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Soffits and Overhangs

Soffit treatments seem to concern a lot of the contractors I meet in the field. "How can I nail my fascia to that skinny little piece of OSB?" is a question I hear a lot. The truth is, there are several details that work, depending on the roof profile you want (Figure 4).

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Figure 4. Many soffit profiles are possible with an I-joist roof system. Shown here are dimensional lumber rafter tails (left), a level soffit (middle), and an I-joist used as backing for fascia (bottom).

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One typical detail is to sister on dimensional lumber rafter tails. You can also use plywood, an engineered rim board material, or even another I-joist for fascia backing. To frame a flat soffit, you can extend the birdsmouth cut to the end of the joist, then attach 2x4 blocking for a soffit nailer. Just about any traditional profile is possible with proper planning at the design stage. The rules for overhangs are straightforward. All the manufacturers’ design guides show many details. One point to remember is that if a birdsmouth cut has been made, the maximum allowable overhang for any of the details is 2 feet. If you want a longer overhang, use a beveled plate or sloped-seat connector.

Gable-end overhangs.

Gable-end outriggers are framed by cantilevering dimension lumber across the gable-end top plate, similar to stick-framing techniques (see ). Hips and Valleys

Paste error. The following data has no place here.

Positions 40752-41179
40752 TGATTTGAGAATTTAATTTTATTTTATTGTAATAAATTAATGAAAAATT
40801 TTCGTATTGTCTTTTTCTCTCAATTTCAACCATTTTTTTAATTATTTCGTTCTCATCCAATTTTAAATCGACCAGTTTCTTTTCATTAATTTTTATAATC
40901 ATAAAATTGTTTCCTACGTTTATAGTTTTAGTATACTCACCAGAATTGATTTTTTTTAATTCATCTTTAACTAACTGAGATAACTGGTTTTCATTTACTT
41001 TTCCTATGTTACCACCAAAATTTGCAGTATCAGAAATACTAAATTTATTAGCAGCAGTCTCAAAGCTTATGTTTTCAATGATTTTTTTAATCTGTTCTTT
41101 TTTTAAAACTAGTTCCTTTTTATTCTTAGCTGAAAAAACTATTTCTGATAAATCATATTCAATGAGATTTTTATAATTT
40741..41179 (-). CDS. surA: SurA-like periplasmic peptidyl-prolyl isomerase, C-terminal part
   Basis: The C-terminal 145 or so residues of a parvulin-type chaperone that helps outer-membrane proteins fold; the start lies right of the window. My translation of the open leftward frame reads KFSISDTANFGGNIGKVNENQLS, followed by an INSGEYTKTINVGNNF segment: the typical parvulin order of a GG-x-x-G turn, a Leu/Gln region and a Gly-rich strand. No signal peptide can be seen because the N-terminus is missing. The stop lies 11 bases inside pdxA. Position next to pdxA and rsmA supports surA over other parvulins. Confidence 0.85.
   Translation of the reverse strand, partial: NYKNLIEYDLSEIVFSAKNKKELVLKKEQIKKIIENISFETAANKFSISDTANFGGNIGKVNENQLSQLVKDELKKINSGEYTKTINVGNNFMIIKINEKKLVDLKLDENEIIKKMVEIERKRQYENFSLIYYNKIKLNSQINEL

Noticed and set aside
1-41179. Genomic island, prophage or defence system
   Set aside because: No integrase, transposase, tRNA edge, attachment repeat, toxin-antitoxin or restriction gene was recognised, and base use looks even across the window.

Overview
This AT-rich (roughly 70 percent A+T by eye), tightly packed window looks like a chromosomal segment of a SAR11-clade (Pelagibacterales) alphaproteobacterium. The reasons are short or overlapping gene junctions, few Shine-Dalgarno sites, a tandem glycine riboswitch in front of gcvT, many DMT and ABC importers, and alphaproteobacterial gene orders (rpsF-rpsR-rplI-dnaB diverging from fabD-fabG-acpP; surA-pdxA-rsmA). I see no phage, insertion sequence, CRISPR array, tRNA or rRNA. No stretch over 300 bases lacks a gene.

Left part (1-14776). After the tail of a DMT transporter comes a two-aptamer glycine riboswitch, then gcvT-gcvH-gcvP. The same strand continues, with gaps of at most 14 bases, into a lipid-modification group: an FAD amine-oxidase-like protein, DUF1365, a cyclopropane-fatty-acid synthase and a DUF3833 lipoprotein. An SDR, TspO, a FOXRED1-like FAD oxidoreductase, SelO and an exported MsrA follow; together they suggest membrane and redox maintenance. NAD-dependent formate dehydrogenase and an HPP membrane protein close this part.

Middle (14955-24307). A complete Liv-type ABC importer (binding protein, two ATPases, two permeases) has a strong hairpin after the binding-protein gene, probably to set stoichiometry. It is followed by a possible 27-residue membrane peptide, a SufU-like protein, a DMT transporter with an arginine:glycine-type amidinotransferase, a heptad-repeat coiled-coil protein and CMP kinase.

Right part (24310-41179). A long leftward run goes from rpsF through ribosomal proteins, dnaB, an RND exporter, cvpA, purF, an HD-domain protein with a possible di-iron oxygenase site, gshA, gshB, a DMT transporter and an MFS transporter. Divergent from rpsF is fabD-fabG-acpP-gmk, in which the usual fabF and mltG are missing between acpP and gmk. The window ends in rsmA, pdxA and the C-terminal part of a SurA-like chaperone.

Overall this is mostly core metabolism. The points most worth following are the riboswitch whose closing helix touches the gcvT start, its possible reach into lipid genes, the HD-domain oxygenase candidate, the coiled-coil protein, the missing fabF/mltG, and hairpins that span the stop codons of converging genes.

Hips and valleys are possible with wood I-joists, but the only practical way to frame them is to use the field-adjustable hangers mentioned above. The techniques are identical to the methods mentioned earlier, except that when the hanger is installed to the beam, the hanger must be skewed (Figure 5).

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Figure 5. Sloped-seat hangers can be skewed up to 45° for hip and valley jack rafters. Compound cuts are not necessary; only the plumb cut needs to be made.

Although hangers can get expensive, one advantage of this technique is that compound cuts are not needed on the jack rafter ends. The only cut required is the plumb cut. Header Details

Framing headered openings for skylights and dormers is also straightforward. As with dimension lumber, the size of the opening determines how many I-joists are needed to support the header. If the header hangs from a single I-joist, you nail a backer block (typically plywood) to the joist, then nail the hanger to the backer block (see ). Double I-joists require a filler between them — either plywood or dimension lumber — and a backer block for the hanger. For really large openings, it makes sense to use an LVL or Parallam beam to support the headers instead of multiple I-joists.